The NBA Playoffs turned all wonky on Sunday, as the following two things happened:1.
The Dallas Mavericks (who have the best record in the league) succumbed to the Golden State Warriors (a team that qualified for the playoffs on the last day of the regular season), and2.
The San Antionio Spurs (who have the best record in the NBA since the All-Star Break) were defeated by the Denver Nuggets (a team that struggled all year due to injuries, suspensions, and chemistry problems).
Now, mind you, I don't think -- even for a single millisecond -- that the Warriors and/or Nuggets are going to win their respective series. I have full confidence that the Mavs and Spurs are going to wake up and assert their dominance, probably starting in Game 2. But...this isn't supposed to happen, is it? Aren't the best teams supposed to come out and immediately show
why they're the best teams? I mean, the Mavericks won 67 games (which has happened only nine times in NBA history). The Spurs won "only" 58 games, but they coasted through the first half of the season, and
they have a handful of championship, and
bucketloads of playoff experience. So what gives?
Well, I read an interesting observation over at TrueHoop
"Dallas vs. Golden State, San Antonio vs. Denver, and Chicago vs. Miami all feature one team that come into the postseason on a big tear, and one team that basically limped home. While Golden State finished 9-1 in their last 10, Denver 10-1 over their last 11, and Chicago 10-3 over their last 13 (all fighting for playoff spots/seeding) Dallas rested starters and finished 2-2 in their last 4, San Antonio 0-3 in their last three, and Miami 2-4 over their last six."
This theory makes a whole lot of sense when you think about it. The Warriors and Nuggets have been in "playoff intensity" mode for weeks, whereas the Mavs and Spurs just kind of coasted in (I think the term "limp" is a little strong). In this case, the lower seeds were simply more ready for playoff basketball than the higher seeds.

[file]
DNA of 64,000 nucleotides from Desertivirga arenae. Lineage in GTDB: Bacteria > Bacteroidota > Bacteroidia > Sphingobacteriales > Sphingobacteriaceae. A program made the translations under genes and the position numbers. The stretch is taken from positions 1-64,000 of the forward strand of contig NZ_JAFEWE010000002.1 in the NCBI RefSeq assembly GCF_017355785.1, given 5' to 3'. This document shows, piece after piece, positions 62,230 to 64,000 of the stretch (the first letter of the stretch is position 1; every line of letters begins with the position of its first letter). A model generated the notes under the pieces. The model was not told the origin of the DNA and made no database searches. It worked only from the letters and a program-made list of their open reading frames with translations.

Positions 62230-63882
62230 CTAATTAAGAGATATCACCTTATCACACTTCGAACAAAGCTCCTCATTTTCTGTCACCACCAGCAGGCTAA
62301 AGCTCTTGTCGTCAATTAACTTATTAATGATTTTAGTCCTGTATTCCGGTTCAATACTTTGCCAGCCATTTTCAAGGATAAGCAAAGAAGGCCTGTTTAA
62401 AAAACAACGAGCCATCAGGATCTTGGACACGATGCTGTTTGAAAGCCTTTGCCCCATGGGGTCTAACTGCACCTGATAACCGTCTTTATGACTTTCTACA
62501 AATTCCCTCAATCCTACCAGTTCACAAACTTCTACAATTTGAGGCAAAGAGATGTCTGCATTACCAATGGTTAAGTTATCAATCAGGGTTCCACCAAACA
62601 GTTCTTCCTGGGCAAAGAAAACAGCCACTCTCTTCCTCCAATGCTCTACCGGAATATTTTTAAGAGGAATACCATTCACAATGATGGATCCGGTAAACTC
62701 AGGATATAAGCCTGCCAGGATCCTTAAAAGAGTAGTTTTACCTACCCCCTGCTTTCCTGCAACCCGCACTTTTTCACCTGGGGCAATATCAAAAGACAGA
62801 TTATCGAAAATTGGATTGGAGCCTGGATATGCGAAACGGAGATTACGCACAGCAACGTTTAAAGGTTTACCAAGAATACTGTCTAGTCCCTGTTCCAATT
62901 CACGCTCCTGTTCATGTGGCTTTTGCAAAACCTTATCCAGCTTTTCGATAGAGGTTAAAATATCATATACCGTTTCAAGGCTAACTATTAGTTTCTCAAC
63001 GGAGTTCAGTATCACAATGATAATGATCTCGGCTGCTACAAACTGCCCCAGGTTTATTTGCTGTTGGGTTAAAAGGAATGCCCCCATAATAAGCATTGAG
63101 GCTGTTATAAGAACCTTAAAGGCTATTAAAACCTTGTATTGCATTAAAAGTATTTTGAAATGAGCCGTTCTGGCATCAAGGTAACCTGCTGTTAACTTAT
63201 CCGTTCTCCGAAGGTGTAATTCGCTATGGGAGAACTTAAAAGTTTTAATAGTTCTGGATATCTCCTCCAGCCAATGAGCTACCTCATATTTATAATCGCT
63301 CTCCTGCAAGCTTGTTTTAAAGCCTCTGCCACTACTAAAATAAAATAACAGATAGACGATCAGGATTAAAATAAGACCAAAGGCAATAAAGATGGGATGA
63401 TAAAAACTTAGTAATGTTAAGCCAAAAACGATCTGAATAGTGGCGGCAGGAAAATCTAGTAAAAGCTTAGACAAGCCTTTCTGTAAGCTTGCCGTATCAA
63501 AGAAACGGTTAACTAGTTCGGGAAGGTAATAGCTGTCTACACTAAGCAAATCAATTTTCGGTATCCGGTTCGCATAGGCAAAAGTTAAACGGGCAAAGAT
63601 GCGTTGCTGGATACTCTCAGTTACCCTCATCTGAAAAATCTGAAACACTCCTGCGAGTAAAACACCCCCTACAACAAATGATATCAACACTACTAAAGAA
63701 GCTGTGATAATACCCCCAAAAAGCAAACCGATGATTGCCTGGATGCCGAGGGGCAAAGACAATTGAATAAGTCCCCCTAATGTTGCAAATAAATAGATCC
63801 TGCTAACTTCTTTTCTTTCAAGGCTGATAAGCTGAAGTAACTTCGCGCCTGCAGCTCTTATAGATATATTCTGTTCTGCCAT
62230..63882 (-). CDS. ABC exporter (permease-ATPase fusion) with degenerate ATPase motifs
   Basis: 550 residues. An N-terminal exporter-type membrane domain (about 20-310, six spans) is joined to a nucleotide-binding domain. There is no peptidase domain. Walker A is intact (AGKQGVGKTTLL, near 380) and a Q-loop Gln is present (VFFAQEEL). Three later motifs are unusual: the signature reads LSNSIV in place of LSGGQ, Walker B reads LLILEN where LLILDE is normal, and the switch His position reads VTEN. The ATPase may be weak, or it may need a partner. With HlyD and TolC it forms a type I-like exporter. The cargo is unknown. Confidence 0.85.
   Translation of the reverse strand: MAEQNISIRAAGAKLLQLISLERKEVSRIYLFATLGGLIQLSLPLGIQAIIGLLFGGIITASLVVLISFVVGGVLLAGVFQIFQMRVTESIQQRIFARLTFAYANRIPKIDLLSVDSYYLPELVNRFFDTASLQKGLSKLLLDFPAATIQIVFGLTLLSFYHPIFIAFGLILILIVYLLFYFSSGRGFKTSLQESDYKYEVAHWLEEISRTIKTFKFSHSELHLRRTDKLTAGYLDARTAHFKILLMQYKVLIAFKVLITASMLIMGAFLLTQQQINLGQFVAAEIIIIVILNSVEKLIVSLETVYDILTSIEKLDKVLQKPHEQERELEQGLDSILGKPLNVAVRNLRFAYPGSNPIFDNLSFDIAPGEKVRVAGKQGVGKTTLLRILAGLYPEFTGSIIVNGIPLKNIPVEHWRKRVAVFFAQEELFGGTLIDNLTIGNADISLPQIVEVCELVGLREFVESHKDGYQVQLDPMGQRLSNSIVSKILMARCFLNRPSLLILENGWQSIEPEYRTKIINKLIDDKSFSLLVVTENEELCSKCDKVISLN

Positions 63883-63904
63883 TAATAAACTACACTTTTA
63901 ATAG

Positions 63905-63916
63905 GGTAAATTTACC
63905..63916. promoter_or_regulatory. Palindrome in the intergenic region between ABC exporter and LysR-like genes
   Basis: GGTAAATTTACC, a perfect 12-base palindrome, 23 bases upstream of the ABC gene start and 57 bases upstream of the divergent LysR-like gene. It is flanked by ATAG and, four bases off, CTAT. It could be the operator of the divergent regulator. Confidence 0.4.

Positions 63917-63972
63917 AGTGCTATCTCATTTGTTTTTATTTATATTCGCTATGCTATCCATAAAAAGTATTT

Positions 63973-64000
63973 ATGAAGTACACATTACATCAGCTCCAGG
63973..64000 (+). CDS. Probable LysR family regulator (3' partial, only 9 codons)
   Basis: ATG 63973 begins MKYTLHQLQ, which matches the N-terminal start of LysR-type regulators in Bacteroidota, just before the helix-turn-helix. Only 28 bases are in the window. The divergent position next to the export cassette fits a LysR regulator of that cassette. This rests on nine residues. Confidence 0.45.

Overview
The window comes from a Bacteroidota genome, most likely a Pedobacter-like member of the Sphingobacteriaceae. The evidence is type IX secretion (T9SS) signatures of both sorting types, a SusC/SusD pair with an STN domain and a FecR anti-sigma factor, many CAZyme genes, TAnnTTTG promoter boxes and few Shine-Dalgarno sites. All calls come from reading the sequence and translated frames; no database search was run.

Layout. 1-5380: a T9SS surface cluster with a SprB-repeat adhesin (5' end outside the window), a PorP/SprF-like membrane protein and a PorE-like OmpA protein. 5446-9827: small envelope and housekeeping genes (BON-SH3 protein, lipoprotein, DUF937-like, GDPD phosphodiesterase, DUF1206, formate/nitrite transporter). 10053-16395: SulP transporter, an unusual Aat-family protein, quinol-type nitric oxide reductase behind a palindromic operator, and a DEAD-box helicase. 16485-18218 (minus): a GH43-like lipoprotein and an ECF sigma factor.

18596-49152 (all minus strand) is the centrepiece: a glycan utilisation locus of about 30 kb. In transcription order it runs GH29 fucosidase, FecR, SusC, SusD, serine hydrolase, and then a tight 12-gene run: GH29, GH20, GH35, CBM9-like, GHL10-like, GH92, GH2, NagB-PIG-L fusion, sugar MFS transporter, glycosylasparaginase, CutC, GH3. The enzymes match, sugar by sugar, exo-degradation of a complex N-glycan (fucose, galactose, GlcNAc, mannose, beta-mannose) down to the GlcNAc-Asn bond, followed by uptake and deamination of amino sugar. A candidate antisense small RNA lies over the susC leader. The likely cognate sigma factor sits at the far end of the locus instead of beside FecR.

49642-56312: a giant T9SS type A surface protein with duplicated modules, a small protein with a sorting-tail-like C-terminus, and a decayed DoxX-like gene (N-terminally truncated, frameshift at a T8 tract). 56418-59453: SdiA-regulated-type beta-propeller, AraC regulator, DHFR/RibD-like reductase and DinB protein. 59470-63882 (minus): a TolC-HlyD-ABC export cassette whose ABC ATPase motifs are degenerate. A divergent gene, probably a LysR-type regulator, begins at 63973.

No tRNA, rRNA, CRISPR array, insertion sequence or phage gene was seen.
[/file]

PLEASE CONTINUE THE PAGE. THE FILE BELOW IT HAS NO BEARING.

This doesn't happen only in basketball, by the way. Remember a few years ago when the Indianapolis Colts won their first 13 games and then sat their starters for the rest of the regular season? Their first playoff opponent, the Pittsburgh Steelers, had to win their last five games just to make it into the playoffs. By the time the two teams met, the Colts hadn't played a meaningful game in almost two months. The Colts were rusty, the Steelers were sharp, and the Colts lost. The Steelers went on to win the Super Bowl.
The rustiness isn't as much of a problem in the NBA, since there are best-of-seven series rather than a single elimination tournament. You can lose a game and come back. The Spurs lost Game 1 to the Nuggets in 2005 and went on to win the next four straight. Still, losing Game 1 at home is never good. You surrender home court advantage, and you provide your opponent with momentum and (more importantly) hope. Even if you win the series, it means playing one or more games than you wanted to, which increases fatigue and the potential for injury.
Anyway, this all brings me back to Mike D'Antoni. When the Phoenix Suns clinched the second seed in the Western Conference, he continued to play his starters 30+ minutes over the last few meaningless games. The media wondered what he was doing, the bloggers wondered what he was doing, I
wondered what he was doing. It seemed like madness. What was the point? There seemed nothing to gain and everything to lose.
But hey, maybe he knew what he was doing after all. The Suns certainly didn't play their best ball in Game 1, but they were sharp enough to execute down the stretch and hold off the Lakers. So I guess what I'm saying is: I'm sorry, coach D'Antoni. You're the coach and I'm the fan. You followed your game plan, and it's worked so far. I will now trust you without question until you screw up. Thank you.
Labels: Dallas Mavericks, Denver Nuggets, Golden State Warriors, Los Angeles Lakers, Mike D'Antoni, NBA playoffs, Phoenix Suns, San Antonio Spurs